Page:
For anyone unfamiliar with hearing aids, know that they require a great deal of two things: money and batteries. Luckily, one humanitarian project aims to make the medical devices much cheaper and more eco-friendly. Solar Ear, a Brazil-based company, creates low-cost hearing aids that get their juice from solar-powered batteries. Not only are the devices much more affordable than traditional hearing aids, they decreases reliance on fossil fuel-based power and seriously cut back on battery waste.
Solar Ear creator Howard Weinstein designed the digital hearing aid to rely on two rechargeable AA batteries. Users simply place the batteries inside a palm-sized solar charger, and after about six-to-eight hours the unit is fully juiced. The batteries then charge the hearing aid, which fits neatly inside the ear. Batteries typically retain power for about one week before needing a boost of sunlight again. In addition to deriving their power from a clean, renewable resource, the batteries boast a two-to-three-year lifespan; traditional hearing aid batteries need to be replaced weekly.
While Solar Ear is certainly good news for the earth, it also offers a huge advantage for impoverished people. The device’s solar element means even those without access to electricity can use hearing aids, and its low price tag (about $100) is good news for the poor and/or uninsured. The company’s operations also create jobs for members of the deaf community: all of the employees that work on Solar Ear’s devices are deaf. Plus, the actual product itself is not patented, meaning other companies could adopt Solar Ear’s design and manufacture a similar green, low-cost hearing aid.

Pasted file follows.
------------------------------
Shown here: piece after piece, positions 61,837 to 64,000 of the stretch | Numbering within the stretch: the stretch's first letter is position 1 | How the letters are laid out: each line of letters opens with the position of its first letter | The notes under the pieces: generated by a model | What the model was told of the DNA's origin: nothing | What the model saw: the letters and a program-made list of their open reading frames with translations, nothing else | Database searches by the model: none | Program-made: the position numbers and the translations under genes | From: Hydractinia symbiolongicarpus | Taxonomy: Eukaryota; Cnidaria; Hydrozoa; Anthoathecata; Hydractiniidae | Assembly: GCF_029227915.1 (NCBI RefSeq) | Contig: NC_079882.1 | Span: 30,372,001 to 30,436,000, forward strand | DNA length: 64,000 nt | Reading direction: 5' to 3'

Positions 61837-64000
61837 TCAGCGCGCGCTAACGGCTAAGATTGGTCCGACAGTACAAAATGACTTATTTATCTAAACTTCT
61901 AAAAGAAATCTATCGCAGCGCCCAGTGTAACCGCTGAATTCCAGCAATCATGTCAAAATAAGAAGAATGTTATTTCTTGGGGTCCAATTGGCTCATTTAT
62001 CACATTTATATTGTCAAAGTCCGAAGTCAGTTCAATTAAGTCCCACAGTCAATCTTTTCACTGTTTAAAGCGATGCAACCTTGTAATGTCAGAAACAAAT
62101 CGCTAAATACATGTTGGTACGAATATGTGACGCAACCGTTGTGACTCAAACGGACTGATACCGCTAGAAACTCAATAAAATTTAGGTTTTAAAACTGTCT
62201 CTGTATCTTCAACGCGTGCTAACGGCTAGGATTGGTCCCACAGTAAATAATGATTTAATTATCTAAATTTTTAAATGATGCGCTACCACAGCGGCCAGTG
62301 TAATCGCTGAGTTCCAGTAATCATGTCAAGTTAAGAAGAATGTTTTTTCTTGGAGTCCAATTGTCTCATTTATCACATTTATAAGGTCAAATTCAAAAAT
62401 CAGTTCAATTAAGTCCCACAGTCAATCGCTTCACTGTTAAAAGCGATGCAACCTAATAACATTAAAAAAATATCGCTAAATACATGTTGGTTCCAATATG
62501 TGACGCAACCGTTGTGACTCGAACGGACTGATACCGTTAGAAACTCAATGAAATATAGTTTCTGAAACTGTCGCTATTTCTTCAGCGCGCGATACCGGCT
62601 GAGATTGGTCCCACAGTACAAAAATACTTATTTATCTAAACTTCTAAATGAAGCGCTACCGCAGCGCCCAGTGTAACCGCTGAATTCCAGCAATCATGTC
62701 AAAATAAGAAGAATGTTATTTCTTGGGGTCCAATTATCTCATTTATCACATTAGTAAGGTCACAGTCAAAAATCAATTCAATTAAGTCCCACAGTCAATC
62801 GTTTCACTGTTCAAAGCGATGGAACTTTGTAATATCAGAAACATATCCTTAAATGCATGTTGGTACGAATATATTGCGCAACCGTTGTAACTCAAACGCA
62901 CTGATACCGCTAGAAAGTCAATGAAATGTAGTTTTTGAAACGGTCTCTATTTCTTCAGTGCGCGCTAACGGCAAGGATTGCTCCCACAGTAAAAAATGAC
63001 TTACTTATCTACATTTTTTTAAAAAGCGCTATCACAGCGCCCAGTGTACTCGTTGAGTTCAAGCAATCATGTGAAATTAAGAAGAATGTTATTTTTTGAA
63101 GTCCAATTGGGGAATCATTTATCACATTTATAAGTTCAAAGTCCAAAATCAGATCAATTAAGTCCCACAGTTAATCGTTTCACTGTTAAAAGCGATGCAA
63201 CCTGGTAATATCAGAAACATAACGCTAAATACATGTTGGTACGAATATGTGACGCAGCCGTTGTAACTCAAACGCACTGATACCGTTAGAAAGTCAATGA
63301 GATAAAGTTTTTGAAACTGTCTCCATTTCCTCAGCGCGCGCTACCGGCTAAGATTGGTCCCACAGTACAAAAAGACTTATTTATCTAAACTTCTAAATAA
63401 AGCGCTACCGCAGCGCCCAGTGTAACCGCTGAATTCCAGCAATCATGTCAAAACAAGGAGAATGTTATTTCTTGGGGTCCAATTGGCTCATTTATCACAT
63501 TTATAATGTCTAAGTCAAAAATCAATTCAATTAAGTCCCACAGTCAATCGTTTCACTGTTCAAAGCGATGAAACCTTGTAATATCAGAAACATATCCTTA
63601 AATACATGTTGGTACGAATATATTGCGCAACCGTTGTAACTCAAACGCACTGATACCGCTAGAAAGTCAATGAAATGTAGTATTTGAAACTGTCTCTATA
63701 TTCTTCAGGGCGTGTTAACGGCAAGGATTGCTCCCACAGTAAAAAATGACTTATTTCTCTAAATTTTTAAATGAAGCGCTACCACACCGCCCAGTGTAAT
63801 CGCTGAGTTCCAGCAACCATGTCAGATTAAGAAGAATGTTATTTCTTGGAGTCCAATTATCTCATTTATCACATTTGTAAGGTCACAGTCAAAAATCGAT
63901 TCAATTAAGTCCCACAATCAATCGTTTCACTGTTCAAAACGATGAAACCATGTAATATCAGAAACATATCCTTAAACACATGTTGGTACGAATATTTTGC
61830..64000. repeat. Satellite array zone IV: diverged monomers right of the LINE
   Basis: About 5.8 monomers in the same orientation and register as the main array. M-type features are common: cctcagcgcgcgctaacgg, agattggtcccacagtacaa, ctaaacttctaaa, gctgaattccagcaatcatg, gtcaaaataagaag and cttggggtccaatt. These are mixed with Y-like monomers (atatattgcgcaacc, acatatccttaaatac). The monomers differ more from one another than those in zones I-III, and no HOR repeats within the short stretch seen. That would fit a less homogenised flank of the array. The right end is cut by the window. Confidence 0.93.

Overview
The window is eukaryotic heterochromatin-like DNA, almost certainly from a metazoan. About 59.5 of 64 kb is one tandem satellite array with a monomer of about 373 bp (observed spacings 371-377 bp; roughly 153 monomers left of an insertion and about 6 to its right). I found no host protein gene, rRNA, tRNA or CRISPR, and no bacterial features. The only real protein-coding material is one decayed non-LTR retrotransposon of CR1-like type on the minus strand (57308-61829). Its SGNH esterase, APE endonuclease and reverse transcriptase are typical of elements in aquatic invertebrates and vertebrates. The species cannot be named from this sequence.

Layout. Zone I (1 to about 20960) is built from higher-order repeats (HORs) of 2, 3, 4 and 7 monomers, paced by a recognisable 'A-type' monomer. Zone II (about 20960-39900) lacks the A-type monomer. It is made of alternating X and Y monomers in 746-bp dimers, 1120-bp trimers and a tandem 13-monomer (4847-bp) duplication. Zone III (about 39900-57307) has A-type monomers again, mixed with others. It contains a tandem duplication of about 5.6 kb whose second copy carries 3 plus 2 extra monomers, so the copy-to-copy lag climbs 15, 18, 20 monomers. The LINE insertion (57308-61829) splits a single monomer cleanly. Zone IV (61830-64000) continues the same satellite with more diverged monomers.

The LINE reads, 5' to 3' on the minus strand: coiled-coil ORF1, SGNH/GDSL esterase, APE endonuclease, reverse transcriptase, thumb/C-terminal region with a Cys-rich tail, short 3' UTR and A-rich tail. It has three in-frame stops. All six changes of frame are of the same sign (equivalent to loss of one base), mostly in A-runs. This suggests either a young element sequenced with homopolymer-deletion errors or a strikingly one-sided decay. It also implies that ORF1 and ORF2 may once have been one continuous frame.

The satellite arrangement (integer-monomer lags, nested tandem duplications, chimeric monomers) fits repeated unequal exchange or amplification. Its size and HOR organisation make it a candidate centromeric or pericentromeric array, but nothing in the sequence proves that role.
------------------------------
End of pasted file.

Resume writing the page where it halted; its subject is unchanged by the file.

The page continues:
The innovative device was designated as a Tech Award Laureate and currently can be found in Brazil, Botswana, and Palestine’s West Bank, but Solar Ear expects to expand into Mexico, China, India and Canada in 2010. And now that designers have shown that eco-friendly elements can successfully be implemented into hearing aids, we’re excited to see what other green and low-cost medical devices will emerge in 2010.
Via Planet Green